Peter traveled thousands of miles from his base in Seattle to northern Ghana to meet with the good folks at CSIR-SARI, to see for himself what they have in mind and whether they can make the most of Grow Further members’ financial support. He came away from the meeting impressed and confident that the team at CSIR-SARI is indeed a worthy recipient. CSIR-SARI is excited to begin work on the the first commercial variety of Bambara groundnuts–long overlooked by other funding sources–and to work with us as research collaborators on program evaluation.
Upon setting out on the search for the perfect Bambara groundnut variety, the folks at CSIR-SARI said they quickly identified the same problem that FAO ran into two decades earlier. “Just like other underutilized crops, there are no improved varieties of Bambara groundnut released for production in Ghana,” wrote Alhassan Nuhu Jinbaani in CSIR-SARI’s grant application. “Locally available landraces remain the main source of planting materials used by farmers for production.” Meaning Bambara groundnut cultivation is hyper-local—no varieties have been developed that might enjoy broader geographic appeal. We hope that’s about to change.
While in the northern Ghana hub of Tamale, Peter toured the CSIR-SARI labs that will be used in the Bambara groundnut project. He then ventured farther afield to a rural region near the border with Burkina Faso. There, he viewed one of CSIR-SARI’s Bambara groundnut test plots.
Lab testing and field trials are just two pieces of the organization’s broader plan to succeed where FAO dropped the ball. Their project will begin with a detailed household survey to understand what farmers want in Bambara groundnuts, which as Peter found talking to women farmers isn’t always what one might expect. In addition to breeding, the project will conduct agronomic research on how best to manage Bambara groundnut plantings and establish “innovation platforms” in 20 districts in northern Ghana to help the new cultivar to become established with the help of government and private-sector partners. There’s a lot of work ahead, but also a lot of potential.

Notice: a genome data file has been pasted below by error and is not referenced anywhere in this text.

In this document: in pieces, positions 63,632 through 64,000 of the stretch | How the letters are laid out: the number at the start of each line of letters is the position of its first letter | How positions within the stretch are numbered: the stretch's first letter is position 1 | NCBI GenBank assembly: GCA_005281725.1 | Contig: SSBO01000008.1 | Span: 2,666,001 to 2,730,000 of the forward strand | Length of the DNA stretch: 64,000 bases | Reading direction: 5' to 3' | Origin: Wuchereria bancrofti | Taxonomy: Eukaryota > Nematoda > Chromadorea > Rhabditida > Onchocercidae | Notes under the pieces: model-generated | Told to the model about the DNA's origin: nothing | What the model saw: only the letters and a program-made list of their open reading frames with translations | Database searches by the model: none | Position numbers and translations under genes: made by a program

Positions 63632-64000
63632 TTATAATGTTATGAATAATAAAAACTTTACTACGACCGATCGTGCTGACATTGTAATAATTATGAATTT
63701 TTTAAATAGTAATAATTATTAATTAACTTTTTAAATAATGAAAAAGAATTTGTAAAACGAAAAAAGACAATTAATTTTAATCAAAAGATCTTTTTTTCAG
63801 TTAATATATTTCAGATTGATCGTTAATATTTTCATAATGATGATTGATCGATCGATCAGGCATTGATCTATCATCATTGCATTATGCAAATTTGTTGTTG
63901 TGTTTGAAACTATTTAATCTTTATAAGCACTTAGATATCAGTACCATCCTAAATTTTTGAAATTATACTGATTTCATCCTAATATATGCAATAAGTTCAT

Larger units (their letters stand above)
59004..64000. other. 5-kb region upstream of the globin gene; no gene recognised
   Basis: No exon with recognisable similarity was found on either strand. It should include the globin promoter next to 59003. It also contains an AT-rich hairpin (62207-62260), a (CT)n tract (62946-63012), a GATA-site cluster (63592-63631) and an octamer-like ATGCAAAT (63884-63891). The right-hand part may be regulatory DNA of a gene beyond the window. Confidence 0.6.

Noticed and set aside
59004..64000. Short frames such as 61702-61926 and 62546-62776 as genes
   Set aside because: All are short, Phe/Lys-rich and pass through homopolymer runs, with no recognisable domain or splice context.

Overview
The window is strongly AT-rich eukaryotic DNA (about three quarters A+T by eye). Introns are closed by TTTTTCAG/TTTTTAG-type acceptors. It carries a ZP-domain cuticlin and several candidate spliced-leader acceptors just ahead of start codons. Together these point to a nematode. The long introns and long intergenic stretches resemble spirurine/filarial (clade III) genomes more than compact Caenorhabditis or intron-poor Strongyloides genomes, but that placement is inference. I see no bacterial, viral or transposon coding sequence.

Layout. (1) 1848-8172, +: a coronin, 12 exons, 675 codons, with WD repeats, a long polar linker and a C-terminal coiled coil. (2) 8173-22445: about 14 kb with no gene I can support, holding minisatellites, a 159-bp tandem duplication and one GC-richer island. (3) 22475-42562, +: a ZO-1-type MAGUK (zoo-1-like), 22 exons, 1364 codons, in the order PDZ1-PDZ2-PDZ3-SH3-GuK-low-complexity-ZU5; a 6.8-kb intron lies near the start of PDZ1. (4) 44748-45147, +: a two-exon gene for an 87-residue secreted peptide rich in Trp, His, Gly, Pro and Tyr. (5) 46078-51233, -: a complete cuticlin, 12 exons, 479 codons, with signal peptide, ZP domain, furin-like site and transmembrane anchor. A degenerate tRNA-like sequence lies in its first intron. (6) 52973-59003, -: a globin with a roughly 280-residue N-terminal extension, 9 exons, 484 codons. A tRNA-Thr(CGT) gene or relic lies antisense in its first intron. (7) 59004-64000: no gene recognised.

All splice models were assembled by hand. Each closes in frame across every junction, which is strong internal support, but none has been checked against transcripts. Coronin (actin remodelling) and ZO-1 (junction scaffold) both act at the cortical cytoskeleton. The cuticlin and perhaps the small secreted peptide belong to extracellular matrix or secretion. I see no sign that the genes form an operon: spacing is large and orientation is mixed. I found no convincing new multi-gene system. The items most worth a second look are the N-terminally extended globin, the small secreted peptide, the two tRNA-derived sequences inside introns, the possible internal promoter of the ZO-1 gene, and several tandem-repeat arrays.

Insights from Tanzania
Arusha is famous for hosting international conferences and events, so it’s more cosmopolitan than Tamale, as Peter discovered during his travels there.
NM-AIST is a graduate university, where Mduma and colleagues introduced Peter to faculty and administrators and toured a beautiful campus in perfect weather. But the most interesting parts of the visit were talking to farmers and seeing the problems the project is designed to address first-hand. Through an interpreter, Peter spoke with farmers, many of whom cannot afford smartphones, asking them whether the project would be useful and how it might best be designed to meet their needs. Then he got a first-hand look at the devastation that pests and diseases can wreak on maize in the area.
As envisioned, NM-AIST’s app will analyze photographs of maize and common beans, alerting farmers to early signs of crop diseases. The machine learning-powered digital tool will sort through a huge database of images of crop illness to detect what maladies are beginning to assert themselves in farmers’ fields. But that’s not all. The app will also give farmers advice on how to best address or isolate these threats, to ensure a whole harvest isn’t lost. NM-AIST plans to work with agricultural extension services, farmer associations, and other stakeholders to take the idea to the masses, as well as sharing their data with researchers in other regions. But first, the app must be trained, built, and tested, and this work will require money. Grow Further is happy to lend a hand.
We congratulate our first-ever grant recipients
The CSIR-SARI research team can’t wait to release the first commercial variety of Bambara groundnuts and revolutionize the cultivation of the crop. They will receive $133,000–which goes a long way in northern Ghana–from Grow Further over 3 years.
The NM-AIST team proved their willingness to listen to suggestions and adapt in ways that will make their research plans more inclusive, improving chances for success. NM-AIST will receive $63,000 from Grow Further to cover two years of work to develop and disseminate the smartphone app.
— Grow Further
Photo credit: Photo of Bamnut Milk on sale at a shop in Tamale, Ghana courtesy of Kwekwe Photography. Photo of a new smartphone app under development courtesy of True Vision Productions.